Her dad had explained that both he and her mom were proud of her, but like the parents of any kid who went into combat, they worried. A lot. She tried to not make it worse, and that meant the stories with the closest calls were not dinner table material.
One Sunday, Mom mentioned she might invite a neighbor over for Thanksgiving. Buffy had already asked if she could bring Willow and Tara, so it wasn’t going to be just family, and both her mom and Dawn had mentioned this neighbor before. Apparently, he was a bachelor and had been a regular welcome wagon over the last few months. First he came by with a housewarming gift of wine, then provided the name of a local kid, Xander Harris, who was good with household repairs, and finally took Joyce and Dawn to putt-putt golf to celebrate Dawn’s first report card. Joyce confided that he was also great about bringing his friends by the gallery, many of whom were now customers. In short, he sounded way too perfect. Buffy said so. Again, her mom just laughed.
“Oh, honey, he’s really not my type. He’s been very helpful, and he’s certainly handsome. I can appreciate that as much as any woman, but he’s a little, oh…” She searched for the right word. “…edgy for me. He’s got this, I don’t know, rock star vibe, I guess.”
“Just the vibe we want at Thanksgiving,” huffed Buffy, envisioning the Bill Nighy character from Love Actually.
“He told me he hasn’t got any family, Buffy. I won’t invite him if you don’t want me to, but I’d like to think I raised you to be more hospitable than that.”
Game, set, and match. “Fine. Never let it be said that I was unkind to orphans.”
“That’s very charitable of you, darling.”
Buffy was rearranging the gourds in the dining room when the doorbell rang.
“I’ll get it!” she called over the sound of the electric mixer. She opened the door to find a man slouching on the porch in the late afternoon sun. His carefully mussed shocking white hair was lit from behind to look like what her art history teacher called a nimbus. He had killer cheekbones, thick eyelashes, and a lean, broad-shouldered body encased in black leather, charcoal wool, and cranberry silk. He looked up and smiled. Definitely NOT Bill Nighy. Not Riley Finn, either. She could practically hear the theme from “A Summer Place” playing in her head.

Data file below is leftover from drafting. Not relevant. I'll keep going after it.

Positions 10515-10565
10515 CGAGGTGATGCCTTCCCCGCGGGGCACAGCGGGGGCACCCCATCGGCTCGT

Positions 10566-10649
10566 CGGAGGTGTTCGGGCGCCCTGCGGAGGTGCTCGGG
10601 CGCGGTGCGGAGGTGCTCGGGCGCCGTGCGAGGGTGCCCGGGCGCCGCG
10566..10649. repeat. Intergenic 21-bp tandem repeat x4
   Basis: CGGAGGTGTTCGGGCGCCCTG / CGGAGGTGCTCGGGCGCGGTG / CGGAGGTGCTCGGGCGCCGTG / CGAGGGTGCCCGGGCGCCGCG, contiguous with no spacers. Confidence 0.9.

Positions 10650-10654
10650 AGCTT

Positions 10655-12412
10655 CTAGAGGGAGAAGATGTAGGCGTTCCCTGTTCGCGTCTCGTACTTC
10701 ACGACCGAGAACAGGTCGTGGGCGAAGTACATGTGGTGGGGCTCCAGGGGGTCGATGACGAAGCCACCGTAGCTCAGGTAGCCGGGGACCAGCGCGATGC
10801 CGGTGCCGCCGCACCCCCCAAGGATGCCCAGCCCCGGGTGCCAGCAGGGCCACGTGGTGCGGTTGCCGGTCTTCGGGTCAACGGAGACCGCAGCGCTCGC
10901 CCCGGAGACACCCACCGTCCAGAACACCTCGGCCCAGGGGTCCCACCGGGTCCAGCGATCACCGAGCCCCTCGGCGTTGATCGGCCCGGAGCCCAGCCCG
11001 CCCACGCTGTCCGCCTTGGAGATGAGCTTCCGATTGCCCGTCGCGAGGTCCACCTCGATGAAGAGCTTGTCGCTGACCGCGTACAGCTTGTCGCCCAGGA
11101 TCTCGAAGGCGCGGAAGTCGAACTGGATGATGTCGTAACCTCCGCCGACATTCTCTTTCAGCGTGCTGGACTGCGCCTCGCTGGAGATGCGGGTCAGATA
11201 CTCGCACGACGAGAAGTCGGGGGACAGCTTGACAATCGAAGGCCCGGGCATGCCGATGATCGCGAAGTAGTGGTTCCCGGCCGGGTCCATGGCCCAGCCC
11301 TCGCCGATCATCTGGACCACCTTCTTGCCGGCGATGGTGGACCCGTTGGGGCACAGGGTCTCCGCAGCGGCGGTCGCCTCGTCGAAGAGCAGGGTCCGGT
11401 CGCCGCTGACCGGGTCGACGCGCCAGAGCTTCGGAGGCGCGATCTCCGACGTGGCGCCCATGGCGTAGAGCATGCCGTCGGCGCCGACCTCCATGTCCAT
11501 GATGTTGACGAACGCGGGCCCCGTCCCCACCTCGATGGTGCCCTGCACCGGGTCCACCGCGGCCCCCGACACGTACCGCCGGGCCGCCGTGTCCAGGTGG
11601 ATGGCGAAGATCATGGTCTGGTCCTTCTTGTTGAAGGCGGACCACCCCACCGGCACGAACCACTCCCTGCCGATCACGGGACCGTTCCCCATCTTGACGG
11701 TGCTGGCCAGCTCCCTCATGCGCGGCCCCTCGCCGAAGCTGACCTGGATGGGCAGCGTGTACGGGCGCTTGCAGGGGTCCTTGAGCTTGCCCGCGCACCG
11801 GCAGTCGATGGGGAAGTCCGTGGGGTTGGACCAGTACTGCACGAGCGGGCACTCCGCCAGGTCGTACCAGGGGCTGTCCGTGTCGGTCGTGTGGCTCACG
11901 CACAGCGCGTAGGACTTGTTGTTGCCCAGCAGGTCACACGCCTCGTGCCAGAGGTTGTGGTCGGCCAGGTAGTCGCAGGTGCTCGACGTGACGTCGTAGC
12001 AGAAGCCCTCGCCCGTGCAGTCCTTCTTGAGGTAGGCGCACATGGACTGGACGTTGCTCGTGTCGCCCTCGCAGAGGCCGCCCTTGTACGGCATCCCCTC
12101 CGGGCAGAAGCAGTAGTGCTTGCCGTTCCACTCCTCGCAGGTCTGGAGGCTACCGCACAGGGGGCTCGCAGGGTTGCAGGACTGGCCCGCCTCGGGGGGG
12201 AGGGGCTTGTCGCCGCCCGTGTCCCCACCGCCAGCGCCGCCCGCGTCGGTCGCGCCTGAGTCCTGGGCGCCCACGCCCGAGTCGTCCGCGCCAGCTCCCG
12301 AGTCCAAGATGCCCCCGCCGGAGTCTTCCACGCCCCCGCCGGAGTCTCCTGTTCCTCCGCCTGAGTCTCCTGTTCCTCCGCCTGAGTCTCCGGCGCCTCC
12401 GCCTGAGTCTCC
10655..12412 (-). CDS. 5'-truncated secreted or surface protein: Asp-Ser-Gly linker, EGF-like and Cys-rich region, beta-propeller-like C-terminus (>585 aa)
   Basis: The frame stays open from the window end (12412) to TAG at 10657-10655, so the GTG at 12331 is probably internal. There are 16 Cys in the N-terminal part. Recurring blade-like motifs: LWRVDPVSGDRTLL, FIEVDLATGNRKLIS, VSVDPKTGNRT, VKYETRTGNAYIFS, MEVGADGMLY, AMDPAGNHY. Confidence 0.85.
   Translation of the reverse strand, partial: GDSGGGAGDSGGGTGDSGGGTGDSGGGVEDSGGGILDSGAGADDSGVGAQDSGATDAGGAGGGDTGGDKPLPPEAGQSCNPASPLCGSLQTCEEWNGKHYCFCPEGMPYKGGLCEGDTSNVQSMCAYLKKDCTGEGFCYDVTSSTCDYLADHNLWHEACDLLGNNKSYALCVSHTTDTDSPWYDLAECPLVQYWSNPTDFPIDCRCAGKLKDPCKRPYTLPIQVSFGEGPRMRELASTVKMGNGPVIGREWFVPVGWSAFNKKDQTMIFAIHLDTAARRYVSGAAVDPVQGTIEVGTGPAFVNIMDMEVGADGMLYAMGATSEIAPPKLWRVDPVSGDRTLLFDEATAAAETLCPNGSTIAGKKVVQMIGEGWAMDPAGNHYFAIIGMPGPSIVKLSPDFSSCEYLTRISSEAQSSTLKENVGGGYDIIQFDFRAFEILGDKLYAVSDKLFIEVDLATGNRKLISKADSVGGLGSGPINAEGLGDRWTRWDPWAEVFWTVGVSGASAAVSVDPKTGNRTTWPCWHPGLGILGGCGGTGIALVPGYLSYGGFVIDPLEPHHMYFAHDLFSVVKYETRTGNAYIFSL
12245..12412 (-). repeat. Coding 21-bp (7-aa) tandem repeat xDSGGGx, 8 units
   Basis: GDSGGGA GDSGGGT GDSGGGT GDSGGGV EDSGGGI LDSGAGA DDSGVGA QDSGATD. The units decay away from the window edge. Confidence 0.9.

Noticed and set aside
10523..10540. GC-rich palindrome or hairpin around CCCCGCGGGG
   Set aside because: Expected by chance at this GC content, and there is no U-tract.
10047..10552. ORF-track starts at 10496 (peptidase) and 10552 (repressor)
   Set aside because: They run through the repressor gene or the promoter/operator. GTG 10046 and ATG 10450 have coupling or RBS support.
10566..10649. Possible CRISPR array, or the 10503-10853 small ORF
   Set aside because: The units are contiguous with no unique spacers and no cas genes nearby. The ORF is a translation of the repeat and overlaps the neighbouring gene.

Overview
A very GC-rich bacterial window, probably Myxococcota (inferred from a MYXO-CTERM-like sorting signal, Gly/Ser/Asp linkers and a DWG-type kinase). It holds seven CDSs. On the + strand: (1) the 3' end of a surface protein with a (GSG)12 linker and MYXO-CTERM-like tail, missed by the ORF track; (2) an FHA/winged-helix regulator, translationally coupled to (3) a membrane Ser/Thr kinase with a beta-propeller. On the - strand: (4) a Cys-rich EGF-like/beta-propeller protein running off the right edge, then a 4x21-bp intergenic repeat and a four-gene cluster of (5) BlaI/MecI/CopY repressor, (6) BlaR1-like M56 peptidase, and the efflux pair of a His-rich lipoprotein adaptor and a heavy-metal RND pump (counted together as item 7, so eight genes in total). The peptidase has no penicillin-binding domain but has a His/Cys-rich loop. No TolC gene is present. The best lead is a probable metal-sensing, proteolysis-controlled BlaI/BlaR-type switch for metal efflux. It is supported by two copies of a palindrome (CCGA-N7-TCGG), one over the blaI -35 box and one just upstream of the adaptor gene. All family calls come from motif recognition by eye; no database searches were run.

“Hello, cutie. Your mum in?” After a quick glance at her, he looked over her head as if she wasn’t even there.
The imaginary record screeched to a halt. She stared at him with narrowed eyes. Seriously? So not going to be treated like a kid by this…gorgeous…English accent-having…asshole. She crossed her arms.
“Who wants to know?”
He blinked and looked at her with surprise. He stood straighter.
“Sanger. William Sanger. But call me Spike. Everybody does.”
They stared at each other. A slow, sexy smile spread across his face. He leaned against the doorframe and gave her a blatant once-over. In Buffy’s opinion, this was much more acceptable than the indifference of a minute ago, even though she could feel a blush coming on.
“Gonna ask me in? Don’t want these to get warm, now do we?” He held up some champagne bottles.
Buffy touched her cheeks. Yup. Flaming. Get it together, Buffy.
“Can’t have that. Warm would be…” She gave him a stern look. “…bad. C’mon in.” She moved out of the doorway.
He stepped across the threshold, managing to make it look like a maneuver out of the Kama Sutra. Rock star? More like porn star, thought Buffy. Bad Buffy. Oh, he was talking…
“…must be Buffy. From everything Dawn’s said, thought you’d be taller.”
“You too," she shot back. “I mean, yes. I’m Buffy. Dawn’s much older sister. ”
His eyes sparkled with amusement. “Right. Now that we’re such good friends, you want to help me get these lovelies on ice?” he asked, again holding out the champagne bottles.
“Yep! Icy goodness coming right up!” Glad to have a mission, Buffy led the way to the kitchen.
“Spike!” cried Dawn. She was in the middle of spooning cranberry sauce into a bowl, and had managed to get some smeared across her cheek.